pearls belonged to her, and she was born to wear them. Why, if Joanna were to appear at the hunt or the subscription ball, the gentlemen would swarm round her, and the ladies die of envy.’
‘She shall go,’ laughed the Jew, ‘I will send her there.’
Charles Cheek shook his head and laughed.
‘Why do you shake your head?’ asked Joanna, looking hard at him.
‘It wouldn’t do,’ he answered.
‘Why not?’ she asked.
‘There are reasons that make it impossible.’
‘There are none,’ broke in the Jew. ‘If I choose to send her to the subscription ball, who is to say me nay?’
‘You could not send her alone. A lady must chaperone her,’ explained the young man, hesitatingly. He did not wish to hurt Joanna’s feelings by entering into particulars.
‘Why not?’ shouted Lazarus. ‘If I will that she go, I can find plenty of ladies to take her, who must take her because I desire it. Ladies of good position will do me a favour if I ask it. They dare not refuse.’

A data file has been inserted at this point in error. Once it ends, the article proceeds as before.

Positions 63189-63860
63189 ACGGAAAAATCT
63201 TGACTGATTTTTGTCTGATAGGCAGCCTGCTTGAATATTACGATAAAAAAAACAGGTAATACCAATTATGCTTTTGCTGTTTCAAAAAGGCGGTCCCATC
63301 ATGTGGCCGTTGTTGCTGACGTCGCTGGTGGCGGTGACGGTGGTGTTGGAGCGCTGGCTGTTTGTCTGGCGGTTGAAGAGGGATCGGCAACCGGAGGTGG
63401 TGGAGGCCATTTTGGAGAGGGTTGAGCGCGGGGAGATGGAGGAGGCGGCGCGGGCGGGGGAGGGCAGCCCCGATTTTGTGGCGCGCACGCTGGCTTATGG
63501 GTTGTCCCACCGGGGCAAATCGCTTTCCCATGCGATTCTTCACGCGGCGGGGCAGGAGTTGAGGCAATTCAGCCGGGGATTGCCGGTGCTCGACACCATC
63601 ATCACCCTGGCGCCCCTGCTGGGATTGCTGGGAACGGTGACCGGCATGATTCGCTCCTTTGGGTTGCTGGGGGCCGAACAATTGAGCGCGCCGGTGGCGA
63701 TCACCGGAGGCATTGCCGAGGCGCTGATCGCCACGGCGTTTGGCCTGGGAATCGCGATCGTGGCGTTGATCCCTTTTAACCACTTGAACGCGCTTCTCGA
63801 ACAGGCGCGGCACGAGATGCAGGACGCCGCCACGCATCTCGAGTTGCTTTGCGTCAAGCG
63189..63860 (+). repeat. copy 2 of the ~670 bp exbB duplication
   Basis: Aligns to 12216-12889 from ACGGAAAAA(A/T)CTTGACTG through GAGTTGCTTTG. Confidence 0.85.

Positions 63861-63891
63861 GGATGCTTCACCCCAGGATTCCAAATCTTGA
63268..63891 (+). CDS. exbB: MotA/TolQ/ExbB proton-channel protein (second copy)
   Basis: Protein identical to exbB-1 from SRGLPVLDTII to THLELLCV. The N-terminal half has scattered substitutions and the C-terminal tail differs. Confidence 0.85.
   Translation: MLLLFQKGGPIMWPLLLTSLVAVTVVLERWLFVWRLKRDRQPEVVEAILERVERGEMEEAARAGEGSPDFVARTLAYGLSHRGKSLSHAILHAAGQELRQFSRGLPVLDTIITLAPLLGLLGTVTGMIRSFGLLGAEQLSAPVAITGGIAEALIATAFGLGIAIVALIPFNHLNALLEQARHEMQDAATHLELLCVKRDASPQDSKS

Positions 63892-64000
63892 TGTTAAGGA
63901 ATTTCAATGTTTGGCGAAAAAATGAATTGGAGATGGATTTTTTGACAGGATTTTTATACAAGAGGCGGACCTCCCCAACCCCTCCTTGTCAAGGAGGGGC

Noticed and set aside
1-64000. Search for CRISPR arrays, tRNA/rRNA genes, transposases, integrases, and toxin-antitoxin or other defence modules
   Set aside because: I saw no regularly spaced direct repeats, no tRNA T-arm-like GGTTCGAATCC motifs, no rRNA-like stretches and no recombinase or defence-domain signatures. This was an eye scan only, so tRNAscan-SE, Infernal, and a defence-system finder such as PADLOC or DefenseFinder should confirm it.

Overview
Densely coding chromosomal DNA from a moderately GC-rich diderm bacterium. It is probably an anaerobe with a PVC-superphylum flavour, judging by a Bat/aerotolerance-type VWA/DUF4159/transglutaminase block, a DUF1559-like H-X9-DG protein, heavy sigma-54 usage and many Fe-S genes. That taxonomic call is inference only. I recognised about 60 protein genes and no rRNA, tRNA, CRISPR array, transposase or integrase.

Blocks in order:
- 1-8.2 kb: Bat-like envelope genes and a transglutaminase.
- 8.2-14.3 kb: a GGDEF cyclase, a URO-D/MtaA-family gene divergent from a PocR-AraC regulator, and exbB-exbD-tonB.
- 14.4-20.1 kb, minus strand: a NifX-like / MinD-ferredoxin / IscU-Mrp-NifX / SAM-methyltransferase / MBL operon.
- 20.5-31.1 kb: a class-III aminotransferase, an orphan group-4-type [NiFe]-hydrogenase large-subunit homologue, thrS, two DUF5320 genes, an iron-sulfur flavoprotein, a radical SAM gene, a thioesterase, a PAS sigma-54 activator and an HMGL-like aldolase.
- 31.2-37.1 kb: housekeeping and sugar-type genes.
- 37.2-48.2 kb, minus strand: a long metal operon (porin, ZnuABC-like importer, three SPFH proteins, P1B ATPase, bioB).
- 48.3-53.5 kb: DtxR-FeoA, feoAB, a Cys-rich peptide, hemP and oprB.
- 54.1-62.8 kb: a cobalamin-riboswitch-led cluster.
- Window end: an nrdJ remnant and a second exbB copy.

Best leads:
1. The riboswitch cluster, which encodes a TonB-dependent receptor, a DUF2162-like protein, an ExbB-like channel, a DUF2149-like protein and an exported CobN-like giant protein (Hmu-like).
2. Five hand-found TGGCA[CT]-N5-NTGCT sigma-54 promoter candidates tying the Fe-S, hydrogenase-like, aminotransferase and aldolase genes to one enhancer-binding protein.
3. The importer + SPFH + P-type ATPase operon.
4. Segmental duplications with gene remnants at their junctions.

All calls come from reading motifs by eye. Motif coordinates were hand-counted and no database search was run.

‘I do not dispute your power, Father Lazarus; I say the thing is impossible, because Joanna has too much common sense to venture where she does not know her ground.’
Joanna fired to her temples and said nothing more.
The Jew was more obtuse; he said, ‘What! don’t she look every inch a lady? It is the dress—the dress makes the lady.’
‘Put that rose silk on one of the rowdy women or girls quarrelling or rollicking in the street now, and she will look a bedizened monkey, or something worse. No, Mr. Lazarus; it is not the dress that makes the lady, it is the lady that makes the dress. When are you going to learn dancing, Joanna?’
‘I do not know.’
‘Who are going to dance with you?’
‘Then you will never learn. I will come and be your partner. Lazarus! sweep together some of your Mosaic girls, and I’ll bring a friend or two, and we will have the jolliest dancing lessons imaginable.’